John has a good reason for quoting this saying of Jesus. No one else wanted to touch. Matthew, Mark, and Luke wouldn’t go near it. But John heads straight for it. He has in view two groups. The Jews who rejected Jesus’ messiahship, and those who wanted to blend pagan philosophy with early Christianity into a kind of 1st century “new age” movement later called “gnosticism,” a kind of “spirituality” that said material stuff is bad; spiritual stuff is good. For the Jews, John is showing that Jesus is greater than Moses ever was. Moses gave manna; Jesus gives His flesh. For the “spiritualizers,” John is saying that Jesus is God in the flesh, a flesh that suffers, dies, and rises, and you commune with this God in the flesh in your flesh, namely with your ears and with your mouth.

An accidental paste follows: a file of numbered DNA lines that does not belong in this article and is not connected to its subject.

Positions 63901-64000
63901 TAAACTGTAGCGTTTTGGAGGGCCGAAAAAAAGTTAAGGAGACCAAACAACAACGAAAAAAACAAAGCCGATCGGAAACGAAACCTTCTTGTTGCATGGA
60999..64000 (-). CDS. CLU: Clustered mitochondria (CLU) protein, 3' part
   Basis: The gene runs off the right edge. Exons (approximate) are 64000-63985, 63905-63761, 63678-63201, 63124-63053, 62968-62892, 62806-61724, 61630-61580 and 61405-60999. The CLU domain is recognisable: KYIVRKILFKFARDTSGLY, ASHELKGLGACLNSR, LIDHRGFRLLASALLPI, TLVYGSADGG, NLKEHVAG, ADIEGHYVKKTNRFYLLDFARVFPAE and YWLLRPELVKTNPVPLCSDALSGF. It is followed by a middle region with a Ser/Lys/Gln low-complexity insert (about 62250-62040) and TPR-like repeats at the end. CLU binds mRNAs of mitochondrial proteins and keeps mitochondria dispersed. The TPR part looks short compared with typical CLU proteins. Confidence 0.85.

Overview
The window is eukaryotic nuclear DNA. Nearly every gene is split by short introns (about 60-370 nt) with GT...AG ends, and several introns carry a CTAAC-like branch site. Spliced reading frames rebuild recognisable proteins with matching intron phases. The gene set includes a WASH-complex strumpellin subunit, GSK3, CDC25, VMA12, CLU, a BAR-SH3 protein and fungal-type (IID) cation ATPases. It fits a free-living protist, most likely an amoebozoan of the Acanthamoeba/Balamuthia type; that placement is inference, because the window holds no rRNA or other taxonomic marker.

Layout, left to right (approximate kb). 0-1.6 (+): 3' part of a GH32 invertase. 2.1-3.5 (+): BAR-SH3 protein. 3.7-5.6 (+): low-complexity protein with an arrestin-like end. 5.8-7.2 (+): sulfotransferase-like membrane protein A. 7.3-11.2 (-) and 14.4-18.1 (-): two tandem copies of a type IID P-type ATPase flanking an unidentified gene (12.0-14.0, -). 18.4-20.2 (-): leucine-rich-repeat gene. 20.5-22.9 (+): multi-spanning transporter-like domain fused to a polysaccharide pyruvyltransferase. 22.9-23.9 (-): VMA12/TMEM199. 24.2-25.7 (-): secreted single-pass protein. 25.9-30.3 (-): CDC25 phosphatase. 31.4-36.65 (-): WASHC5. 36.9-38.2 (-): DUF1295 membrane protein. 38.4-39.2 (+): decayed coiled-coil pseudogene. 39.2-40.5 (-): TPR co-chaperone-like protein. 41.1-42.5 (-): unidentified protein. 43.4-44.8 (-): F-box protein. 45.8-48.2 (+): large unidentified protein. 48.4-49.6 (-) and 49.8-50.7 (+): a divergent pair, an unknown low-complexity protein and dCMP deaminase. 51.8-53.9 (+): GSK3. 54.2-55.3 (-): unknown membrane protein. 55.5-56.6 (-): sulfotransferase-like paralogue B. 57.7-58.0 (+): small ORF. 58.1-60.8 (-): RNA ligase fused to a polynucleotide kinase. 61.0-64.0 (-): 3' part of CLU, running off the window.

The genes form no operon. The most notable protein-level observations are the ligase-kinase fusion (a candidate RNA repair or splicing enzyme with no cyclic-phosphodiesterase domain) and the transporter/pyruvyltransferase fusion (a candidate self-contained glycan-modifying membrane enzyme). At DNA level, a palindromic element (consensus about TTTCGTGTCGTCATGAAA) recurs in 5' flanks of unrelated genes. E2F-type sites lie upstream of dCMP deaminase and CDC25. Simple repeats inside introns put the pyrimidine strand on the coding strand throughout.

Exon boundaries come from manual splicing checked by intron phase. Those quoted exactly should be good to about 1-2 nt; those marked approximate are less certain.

Watch for the spiritualizers. They’re all over the place, and not just the “new agers.” You hear people say, “I’m very spiritual, but I’m not religious.” By that they mean they believe in some higher cosmic power but they don’t want to be troubled by messy things like church bodies and congregations. And they especially don’t want anyone telling them what they must believe.

It happens among us, too. The old Adam in each of us is very “spiritual.” He would love to put God up on some spiritual shelf, a God who has nothing to do with this messy world, a God who doesn’t get His hands dirty. A God who doesn’t have hands! When we say “spiritual” we usually have in mind the opposite. Spiritual not material. Spiritual not temporal. Spiritual not earthly. Spiritual not secular. Spiritual not bodily or fleshly. Spiritual not real or actual. You’ll recongize this as all sorts of ways of pushing God out of the picture.